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Sir Francis Columbine Daniel: Freemason and inventor of the life preserver

All at sea

It is no coincidence that the same man who invented the life preserver and received a mistaken knighthood also had a wholly unique relationship with Freemasonry. John Hamill considers the life of Francis Columbine Daniel

On 21 July 1806, crowds thronged to the River Thames in London to view an exhibition of Francis Columbine Daniel’s patented life preserver. Made from leather and silk, it was the forerunner of today’s inflatable life vest. A report of the demonstration cites people floating down the river playing musical instruments and smoking pipes – even loading and firing sporting guns. 

Daniel was born in King’s Lynn in 1765, his father hailing from Edinburgh and his mother from Norwich. After education at a grammar school, Daniel was apprenticed to a surgeon and apothecary at Wapping in East London in 1779. Nine years later he set up his own practice and became a Freemason. It was possibly a foretaste of his later, somewhat eccentric life that he was initiated twice: first in a lodge under the Antients Grand Lodge and then in one under the rival Premier Grand Lodge (the Moderns), both in Wapping.

The area was a hive of naval activity and it was Daniel’s observation of many drownings that led to his resolve to find a means of preserving life in and on the water. His 1806 exhibition brought him to the attention of the Lords of the Admiralty and a further display in the presence of their Royal Highnesses the Dukes of York, Cambridge and Cumberland gained him celebrity status. His invention won him gold medals from the Royal Humane Society and the Royal Society for Arts, and brought him to the attention of the Court, which was to lead to a certain notoriety.

Daniel’s celebrity led to his being invited to a garden party at Buckingham Palace in 1820. Joining what he believed was the receiving line to be introduced to the king, he was surprised when asked to kneel and a sword was tapped on both his shoulders. Having been dubbed a knight he could not be ‘undubbed’ and so left the event as Sir Francis Columbine Daniel.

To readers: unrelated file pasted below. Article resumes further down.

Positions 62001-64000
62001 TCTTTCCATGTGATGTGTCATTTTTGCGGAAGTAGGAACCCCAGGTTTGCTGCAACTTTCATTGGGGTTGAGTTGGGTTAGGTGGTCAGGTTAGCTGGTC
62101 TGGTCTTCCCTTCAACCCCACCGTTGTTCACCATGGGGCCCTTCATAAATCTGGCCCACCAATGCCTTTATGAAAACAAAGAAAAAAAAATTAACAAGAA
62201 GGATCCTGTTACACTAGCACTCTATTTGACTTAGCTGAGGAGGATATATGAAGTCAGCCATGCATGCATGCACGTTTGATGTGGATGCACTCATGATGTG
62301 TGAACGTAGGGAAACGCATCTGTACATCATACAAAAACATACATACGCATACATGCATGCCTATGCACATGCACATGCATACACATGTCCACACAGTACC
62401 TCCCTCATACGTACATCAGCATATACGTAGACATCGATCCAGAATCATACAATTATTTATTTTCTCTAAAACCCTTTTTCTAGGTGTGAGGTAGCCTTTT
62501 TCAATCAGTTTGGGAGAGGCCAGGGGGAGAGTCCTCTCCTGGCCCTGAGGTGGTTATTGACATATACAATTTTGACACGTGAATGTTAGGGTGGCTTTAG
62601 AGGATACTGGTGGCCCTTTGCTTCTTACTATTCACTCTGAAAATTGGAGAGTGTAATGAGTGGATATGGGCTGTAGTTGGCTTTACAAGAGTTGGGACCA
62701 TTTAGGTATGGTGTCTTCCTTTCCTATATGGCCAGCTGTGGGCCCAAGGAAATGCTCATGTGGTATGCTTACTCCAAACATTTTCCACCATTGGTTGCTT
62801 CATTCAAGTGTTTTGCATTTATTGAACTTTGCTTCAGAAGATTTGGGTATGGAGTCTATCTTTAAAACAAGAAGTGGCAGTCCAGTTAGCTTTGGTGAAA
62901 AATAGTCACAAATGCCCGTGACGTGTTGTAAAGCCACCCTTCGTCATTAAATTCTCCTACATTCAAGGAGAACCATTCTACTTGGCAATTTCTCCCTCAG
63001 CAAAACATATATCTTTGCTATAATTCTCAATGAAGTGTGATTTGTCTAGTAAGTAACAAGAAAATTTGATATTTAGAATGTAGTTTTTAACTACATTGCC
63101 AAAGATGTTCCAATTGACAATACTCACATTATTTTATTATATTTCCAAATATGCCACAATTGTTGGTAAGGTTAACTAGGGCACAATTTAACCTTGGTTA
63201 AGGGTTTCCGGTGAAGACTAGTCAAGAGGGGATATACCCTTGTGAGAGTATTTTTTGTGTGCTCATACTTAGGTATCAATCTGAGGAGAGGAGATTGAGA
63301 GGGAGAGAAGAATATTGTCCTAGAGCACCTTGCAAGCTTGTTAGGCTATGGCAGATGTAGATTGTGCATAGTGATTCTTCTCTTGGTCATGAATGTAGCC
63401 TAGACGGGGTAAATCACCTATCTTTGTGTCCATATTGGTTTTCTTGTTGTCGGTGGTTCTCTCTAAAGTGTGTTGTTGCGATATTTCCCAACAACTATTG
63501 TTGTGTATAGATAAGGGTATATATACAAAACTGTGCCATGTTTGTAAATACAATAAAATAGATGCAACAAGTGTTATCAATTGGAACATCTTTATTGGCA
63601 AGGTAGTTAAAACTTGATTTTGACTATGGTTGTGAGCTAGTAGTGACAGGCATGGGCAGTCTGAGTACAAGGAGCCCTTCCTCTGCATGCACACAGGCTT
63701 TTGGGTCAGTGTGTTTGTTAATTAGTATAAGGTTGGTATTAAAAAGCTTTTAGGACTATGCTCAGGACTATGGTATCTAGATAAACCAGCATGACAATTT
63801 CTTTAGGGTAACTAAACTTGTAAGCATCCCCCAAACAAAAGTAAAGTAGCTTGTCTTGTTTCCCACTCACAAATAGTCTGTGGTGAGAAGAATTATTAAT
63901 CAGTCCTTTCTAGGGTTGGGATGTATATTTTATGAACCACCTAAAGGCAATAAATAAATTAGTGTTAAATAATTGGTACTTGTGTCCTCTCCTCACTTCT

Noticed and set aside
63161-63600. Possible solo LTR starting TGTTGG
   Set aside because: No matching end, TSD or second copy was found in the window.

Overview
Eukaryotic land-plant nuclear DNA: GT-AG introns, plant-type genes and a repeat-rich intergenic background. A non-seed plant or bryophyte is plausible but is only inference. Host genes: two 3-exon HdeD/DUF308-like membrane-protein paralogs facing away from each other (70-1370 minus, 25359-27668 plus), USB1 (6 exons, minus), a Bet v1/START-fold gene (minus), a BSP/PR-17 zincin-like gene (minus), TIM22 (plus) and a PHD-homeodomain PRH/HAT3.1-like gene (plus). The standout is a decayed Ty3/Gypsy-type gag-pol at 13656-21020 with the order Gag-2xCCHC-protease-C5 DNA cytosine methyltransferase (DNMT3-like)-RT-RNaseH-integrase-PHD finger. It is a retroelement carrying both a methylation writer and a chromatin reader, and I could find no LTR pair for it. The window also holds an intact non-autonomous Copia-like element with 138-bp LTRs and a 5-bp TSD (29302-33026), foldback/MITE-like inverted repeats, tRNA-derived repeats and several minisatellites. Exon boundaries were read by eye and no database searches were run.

‘A prominent member under both Grand Lodges, Daniel had made enemies because of his sometimes high-handed, if well-intentioned, actions.’

Life in lodges

Led by William Burwood, members of Daniel’s Antients’ lodge, the United Mariners, had formed a charity in 1798 ‘to cloathe and educate the sons of indigent or deceased Freemasons’. Daniel had been a great supporter, but had made enemies because of his sometimes high-handed, if well-intentioned, actions. The members forced the Antients Grand Lodge to open its eyes to Daniel’s prominent membership under both Grand Lodges. Daniel refused to choose between his affiliations and, in 1801, was expelled from the Antients.

In 1808, Daniel retired from his medical practice to concentrate on Freemasonry and charity. He persuaded his Moderns lodge, Royal Naval, to form a boys’ charity to assist the sons of impoverished or deceased members. The Premier Grand Lodge had founded a girls’ school in 1788 and the move was successful. In 1813, the two Grand Lodges united and their boys’ charities were then amalgamated in 1817, becoming the Royal Masonic Institution for Boys, now part of the Royal Masonic Trust for Girls and Boys. 

Daniel seems to have run Royal Naval Lodge as his personal fiefdom, alternating between being its Master and Treasurer, and introducing seafarers into the lodge. It was undoubtedly a success, but Daniel was not good at making returns of new members to Grand Lodge or paying their registration fees. In 1810 he was suspended from the Premier Grand Lodge until the debt was cleared. That happened in 1817, and he was welcomed back into the Premier Grand Lodge.

Rather like a shooting star, Daniel had a brief blaze of glory and then disappeared. There is no record of him in Freemasonry after 1821 and he must have died shortly after as in 1825 his daughter, who had fallen on hard times, applied to lodges in Somerset for assistance on the strength of her late father’s membership. Turbulent as his life may have been, he left an indelible track through both his life preserver and his work for the sons of Freemasons in distress.